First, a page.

Angela Benedetto, Ph.D.
I taught Family and Consumer Science in a large urban high school upstate New York in the city of Schenectady, for many years. Schenectady has the reputation of being a tough school city with an extremely diverse population of students, many of whom struggled with poverty and some who were at risk.
The first thing you need to know is that the overwhelming majority of Congress members, state legislators and local council members have never heard of emotional intelligence learning or, as educators tend to call it, social-emotional learning.
Sadly, local school board members are very rarely up to speed themselves.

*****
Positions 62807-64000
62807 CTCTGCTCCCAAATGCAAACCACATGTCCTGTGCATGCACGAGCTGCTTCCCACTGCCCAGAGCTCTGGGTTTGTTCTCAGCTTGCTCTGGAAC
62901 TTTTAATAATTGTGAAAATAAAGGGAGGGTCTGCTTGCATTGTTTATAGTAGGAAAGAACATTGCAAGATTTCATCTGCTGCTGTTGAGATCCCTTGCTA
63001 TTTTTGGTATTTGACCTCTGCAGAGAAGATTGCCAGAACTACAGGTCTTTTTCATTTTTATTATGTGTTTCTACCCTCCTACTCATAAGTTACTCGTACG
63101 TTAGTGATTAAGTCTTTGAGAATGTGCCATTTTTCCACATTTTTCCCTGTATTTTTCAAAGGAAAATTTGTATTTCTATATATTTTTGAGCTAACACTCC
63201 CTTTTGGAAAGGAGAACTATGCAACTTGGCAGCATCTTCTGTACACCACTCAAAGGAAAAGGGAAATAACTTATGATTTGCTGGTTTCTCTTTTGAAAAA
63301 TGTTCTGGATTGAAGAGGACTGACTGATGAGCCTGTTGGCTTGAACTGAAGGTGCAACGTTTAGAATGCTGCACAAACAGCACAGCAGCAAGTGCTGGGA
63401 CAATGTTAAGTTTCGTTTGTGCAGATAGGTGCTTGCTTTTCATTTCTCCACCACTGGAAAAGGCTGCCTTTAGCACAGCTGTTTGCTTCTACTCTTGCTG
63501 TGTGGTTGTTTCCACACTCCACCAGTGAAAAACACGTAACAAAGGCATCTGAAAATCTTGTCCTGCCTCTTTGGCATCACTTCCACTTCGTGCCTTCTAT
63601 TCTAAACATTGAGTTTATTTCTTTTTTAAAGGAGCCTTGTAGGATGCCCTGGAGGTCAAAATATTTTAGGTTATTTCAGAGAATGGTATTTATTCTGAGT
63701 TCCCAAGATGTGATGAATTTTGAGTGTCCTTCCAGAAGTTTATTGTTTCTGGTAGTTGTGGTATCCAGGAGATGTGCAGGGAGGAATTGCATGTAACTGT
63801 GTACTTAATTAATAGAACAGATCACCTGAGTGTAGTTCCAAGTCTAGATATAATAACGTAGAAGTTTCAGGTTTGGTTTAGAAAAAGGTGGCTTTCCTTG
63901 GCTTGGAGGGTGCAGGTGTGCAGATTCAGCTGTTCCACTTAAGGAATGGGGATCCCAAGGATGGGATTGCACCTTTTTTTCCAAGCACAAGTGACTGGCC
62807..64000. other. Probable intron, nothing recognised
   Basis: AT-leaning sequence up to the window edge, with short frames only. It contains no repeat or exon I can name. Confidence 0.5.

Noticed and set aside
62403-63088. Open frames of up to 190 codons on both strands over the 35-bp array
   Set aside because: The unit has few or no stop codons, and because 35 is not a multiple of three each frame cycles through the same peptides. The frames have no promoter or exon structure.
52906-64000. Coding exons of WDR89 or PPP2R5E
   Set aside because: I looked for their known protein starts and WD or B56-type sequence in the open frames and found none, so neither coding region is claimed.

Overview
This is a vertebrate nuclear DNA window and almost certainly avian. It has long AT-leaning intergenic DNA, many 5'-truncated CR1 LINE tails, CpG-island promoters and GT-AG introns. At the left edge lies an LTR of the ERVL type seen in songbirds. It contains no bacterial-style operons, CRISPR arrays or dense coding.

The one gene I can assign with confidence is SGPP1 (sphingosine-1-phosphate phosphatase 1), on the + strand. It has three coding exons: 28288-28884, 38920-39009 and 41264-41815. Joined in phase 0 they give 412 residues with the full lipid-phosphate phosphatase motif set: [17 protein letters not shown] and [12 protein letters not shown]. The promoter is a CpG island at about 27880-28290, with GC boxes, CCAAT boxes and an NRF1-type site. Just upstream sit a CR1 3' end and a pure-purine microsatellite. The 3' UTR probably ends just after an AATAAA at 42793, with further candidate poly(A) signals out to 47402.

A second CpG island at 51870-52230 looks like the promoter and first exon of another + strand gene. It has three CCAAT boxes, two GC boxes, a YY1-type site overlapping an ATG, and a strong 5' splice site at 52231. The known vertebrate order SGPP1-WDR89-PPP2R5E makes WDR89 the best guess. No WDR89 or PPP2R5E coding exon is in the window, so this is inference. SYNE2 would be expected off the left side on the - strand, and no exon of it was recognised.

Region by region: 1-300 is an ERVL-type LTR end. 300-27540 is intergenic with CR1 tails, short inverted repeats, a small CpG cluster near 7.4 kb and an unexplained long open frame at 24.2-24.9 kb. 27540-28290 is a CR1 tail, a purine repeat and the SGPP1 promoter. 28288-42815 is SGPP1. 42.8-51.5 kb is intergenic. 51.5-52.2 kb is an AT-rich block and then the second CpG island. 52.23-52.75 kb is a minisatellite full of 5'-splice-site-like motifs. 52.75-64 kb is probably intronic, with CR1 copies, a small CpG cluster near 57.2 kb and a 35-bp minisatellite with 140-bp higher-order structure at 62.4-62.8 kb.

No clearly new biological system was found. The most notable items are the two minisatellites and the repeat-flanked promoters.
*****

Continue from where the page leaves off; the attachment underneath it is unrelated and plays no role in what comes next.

Social and emotional learning (SEL) initiatives can encompass different strategies at every school or school district, and educational approaches to SEL may not look the same from classroom to classroom. As school districts across the country are integrating SEL into the curriculum, the daily educational environment for children has evolved from a primarily intellectual-based learning approach to emotional growth exercises as well.